Upon the conclusion of the ATP Finals, it seemed the focus of the sporting world might have switched to sports other than tennis. Considering the rugby World Cup recently occurred, along with the ongoing UK Championship in Snooker, this suggestion seemed to be re-emphasised. Yet, tennis may still be worthy of the focus, as whilst the season may have concluded for current professionals, former players recently contested at the Royal Albert Hall. Whilst this naturally enabled them to add to their already expansive trophy cabinets and prove the reasoning behind why they may have warranted an invitation to the event, their involvement ultimately seemed to underpin the overarching desire to entertain the crowd. With a multitude of fans invited onto the court itself to play, and with these players often joking with one another, it seems this goal may have been achieved, with this perhaps the driving reason behind the event claiming the forefront of focus ahead of perhaps more significant competitions.
Champions Tennis is the concluding event of the season for former players, and its position in the calendar may be a notable contributor in its prioritisation by competitors. This may be because it enables them to solely focus on their fixtures in London, as with an ample rest period occurring afterwards, they may be able to ply their trade at their peak capabilities. Players such as Pat Rafter seem to reiterate this, with the Australian stating in interviews this is the event he solely involves himself in, and as such geographical boundaries seem to be bypassed. Whilst naturally an appealing aspect may be the opportunity to reinvigorate former rivalries, it seems the fans may also reap the dividends of this, as they may witness these proficient players at the pinnacle once more.
With the qualification requirements solely enabling the most established and recognised former players to compete, with either status as former world number one or Grand Slam finalist mandatory, it seemed the strength in depth might have been cemented. The pre-tournament favourite may have been Pat Rafter, most notably due to his vast achievements across two decades. Yet, due to his personal challenging circumstances, other players seemed to be provided with an opportunity to thrive and showcase their capabilities, and thus Spaniard Juan Carlos Ferrero claimed the trophy. As such, he may naturally claim the plaudits, specifically due to his ability to continue to boast both the required fitness and tennis capabilities to attain victories.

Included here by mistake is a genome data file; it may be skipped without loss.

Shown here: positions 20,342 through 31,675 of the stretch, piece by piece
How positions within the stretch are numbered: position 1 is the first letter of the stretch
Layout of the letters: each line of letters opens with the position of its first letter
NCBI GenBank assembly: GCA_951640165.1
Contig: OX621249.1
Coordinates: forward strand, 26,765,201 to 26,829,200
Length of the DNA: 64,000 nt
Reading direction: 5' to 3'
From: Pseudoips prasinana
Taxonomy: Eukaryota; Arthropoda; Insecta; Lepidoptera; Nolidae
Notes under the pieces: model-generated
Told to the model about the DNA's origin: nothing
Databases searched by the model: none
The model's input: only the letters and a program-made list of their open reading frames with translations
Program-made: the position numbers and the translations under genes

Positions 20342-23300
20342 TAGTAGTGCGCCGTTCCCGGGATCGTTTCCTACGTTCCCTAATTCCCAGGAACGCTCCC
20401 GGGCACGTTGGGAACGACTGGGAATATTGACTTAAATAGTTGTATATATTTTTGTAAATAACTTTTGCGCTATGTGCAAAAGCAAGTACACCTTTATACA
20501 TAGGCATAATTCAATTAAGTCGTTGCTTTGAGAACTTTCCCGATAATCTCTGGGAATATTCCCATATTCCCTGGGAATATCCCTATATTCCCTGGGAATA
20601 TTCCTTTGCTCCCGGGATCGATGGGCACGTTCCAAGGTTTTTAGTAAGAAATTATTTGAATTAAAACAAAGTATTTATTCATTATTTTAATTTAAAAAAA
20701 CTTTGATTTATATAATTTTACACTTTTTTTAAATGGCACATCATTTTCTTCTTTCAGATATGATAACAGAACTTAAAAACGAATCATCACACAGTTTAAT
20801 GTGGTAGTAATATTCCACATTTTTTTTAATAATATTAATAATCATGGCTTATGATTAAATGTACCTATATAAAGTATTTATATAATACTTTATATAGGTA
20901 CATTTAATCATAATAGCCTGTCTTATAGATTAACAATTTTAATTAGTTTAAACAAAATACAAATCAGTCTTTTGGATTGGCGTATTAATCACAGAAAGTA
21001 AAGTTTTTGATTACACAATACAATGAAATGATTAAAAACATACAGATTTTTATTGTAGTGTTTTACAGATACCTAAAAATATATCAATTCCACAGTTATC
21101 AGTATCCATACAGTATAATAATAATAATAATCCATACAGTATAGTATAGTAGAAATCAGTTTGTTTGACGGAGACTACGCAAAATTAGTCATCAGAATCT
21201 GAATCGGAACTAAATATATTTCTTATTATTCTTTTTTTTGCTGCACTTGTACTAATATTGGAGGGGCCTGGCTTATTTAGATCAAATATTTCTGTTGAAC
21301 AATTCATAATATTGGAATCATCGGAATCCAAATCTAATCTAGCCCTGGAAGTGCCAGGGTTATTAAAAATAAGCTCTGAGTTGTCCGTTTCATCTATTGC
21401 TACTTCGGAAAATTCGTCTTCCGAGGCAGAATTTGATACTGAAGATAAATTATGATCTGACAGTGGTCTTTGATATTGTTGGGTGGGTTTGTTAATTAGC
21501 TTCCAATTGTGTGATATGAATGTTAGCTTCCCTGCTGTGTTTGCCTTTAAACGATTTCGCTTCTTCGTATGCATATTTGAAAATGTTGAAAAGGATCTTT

The event’s top priority, whilst naturally also focusing on the competitive nature of the sport, may be on the comedic value, with the organisers perhaps aiming to appeal to the masses by focussing on different attraction points. Thus, the tournament seems easily accessible for all, and in showcasing the capabilities of former champions, a fresh influx of young players may be motivated to aim to replicate, and ultimately surpass, their accomplishments. Considering a multitude of opportunities for ball-people, and members of the crowd, were available to play their part in ties, with debatable points also referred to the audience, the benefits of becoming a tennis player may be highlighted. With the current crop of players perhaps also aiming to continue to play at their peak capabilities to ultimately be eligible for the Royal Albert in the future, the beneficial outcomes may be noteworthy.
While appealing to the masses, and continuing to attain support levels from all may be a poignant focal point, the event’s crowning glory may be its ability to showcase viable pathways back into tennis for former players. As such, both the fans and the athletes seem equally impacted, and this unity may have been successfully utilised by organisers in their bid to promote charitable causes. With a large part of the event focusing on Movember, with an array of players sporting moustaches, it seems Champions Tennis might have a larger impact than originally anticipated. When coupled with enabling competitors to remain fit and healthy, and thus potentially alleviating pressure on the NHS, it may have a snowball effect on other areas, with the public continuing to be inspired.